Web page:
Impressionism captured the world's imagination in the late nineteenth century and remains with us today. Portraying the dynamic effects of modernity, impressionist artists revolutionized the arts and the wider culture. Impressionism transformed the very pattern of reality, introducing new ways to look at and think about the world and our experience of it. Its legacy has been felt in many major contributions to popular and high culture, from cubism and early cinema to the works of Zadie Smith and W. G. Sebald, from advertisements for Pepsi to the observations of Oliver Sacks and Malcolm Gladwell. Yet impressionism's persistence has also been a problem, a matter of inauthenticity, superficiality, and complicity in what is merely "impressionistic" about culture today.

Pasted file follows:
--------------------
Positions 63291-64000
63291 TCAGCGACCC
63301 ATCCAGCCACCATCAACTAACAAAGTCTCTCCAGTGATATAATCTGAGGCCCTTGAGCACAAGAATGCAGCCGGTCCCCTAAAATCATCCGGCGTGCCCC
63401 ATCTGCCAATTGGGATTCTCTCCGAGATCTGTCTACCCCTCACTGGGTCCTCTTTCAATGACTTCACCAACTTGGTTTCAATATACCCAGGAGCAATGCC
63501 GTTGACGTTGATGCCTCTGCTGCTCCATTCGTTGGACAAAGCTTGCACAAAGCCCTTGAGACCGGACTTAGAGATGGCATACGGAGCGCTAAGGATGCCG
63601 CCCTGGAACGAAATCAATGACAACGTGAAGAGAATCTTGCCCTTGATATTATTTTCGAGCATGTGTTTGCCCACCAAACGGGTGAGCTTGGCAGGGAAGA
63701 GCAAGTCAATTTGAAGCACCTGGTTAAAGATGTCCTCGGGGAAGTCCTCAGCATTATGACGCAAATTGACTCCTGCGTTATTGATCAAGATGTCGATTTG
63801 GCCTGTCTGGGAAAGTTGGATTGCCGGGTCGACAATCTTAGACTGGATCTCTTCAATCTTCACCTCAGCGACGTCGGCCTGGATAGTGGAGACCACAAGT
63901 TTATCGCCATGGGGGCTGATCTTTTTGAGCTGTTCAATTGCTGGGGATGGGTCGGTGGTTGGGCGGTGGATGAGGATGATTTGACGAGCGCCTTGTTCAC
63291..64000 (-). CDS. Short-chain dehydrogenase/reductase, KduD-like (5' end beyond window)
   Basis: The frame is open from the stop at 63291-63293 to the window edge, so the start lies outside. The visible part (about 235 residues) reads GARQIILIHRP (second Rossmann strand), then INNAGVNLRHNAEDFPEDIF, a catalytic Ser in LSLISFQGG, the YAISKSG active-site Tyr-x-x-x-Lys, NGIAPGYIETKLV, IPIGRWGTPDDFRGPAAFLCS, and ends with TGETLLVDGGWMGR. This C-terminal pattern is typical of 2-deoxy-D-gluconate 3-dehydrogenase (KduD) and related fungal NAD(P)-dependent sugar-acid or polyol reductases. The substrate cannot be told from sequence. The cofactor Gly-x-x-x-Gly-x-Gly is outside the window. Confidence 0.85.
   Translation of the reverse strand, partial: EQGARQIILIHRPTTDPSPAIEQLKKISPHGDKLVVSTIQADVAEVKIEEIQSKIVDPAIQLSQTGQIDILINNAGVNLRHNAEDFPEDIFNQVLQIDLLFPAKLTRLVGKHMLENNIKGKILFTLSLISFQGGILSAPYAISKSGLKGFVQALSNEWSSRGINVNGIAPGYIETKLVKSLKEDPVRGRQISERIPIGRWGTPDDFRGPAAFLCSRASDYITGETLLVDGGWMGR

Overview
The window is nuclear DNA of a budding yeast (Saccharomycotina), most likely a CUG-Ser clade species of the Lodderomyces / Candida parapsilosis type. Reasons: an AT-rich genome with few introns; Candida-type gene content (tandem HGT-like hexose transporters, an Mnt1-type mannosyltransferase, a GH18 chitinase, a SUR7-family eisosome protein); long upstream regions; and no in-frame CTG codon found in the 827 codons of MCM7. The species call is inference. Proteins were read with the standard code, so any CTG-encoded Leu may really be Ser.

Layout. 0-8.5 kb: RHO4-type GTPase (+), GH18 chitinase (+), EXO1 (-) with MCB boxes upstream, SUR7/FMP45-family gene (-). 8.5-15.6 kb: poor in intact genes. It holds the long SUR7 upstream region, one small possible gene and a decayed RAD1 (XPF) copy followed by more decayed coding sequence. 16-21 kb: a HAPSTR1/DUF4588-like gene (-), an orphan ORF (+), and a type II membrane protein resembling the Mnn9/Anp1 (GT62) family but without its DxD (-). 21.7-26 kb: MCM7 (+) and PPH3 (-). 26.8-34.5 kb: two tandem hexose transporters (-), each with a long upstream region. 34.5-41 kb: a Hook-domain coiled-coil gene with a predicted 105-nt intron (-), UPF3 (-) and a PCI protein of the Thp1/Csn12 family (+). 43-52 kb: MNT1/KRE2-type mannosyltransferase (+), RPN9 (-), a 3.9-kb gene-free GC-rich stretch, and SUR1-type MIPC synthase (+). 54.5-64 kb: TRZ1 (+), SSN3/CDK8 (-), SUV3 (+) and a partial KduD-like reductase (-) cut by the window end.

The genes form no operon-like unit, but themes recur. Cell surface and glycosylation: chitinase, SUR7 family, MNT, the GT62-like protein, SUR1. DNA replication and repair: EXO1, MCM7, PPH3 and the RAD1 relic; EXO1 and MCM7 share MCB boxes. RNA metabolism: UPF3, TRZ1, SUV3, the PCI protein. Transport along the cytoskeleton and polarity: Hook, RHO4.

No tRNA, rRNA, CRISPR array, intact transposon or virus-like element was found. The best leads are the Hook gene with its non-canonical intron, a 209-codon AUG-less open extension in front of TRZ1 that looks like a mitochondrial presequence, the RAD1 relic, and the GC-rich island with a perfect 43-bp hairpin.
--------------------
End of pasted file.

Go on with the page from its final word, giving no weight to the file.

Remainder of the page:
Jesse Matz considers these two legacies—the positive and the negative—to explain impressionism's true contemporary significance. As Lasting Impressions moves through contemporary literature, painting, and popular culture, Matz explains how the perceptual role, cultural effects, and social implications of impressionism continue to generate meaning and foster new forms of creativity, understanding, and public engagement.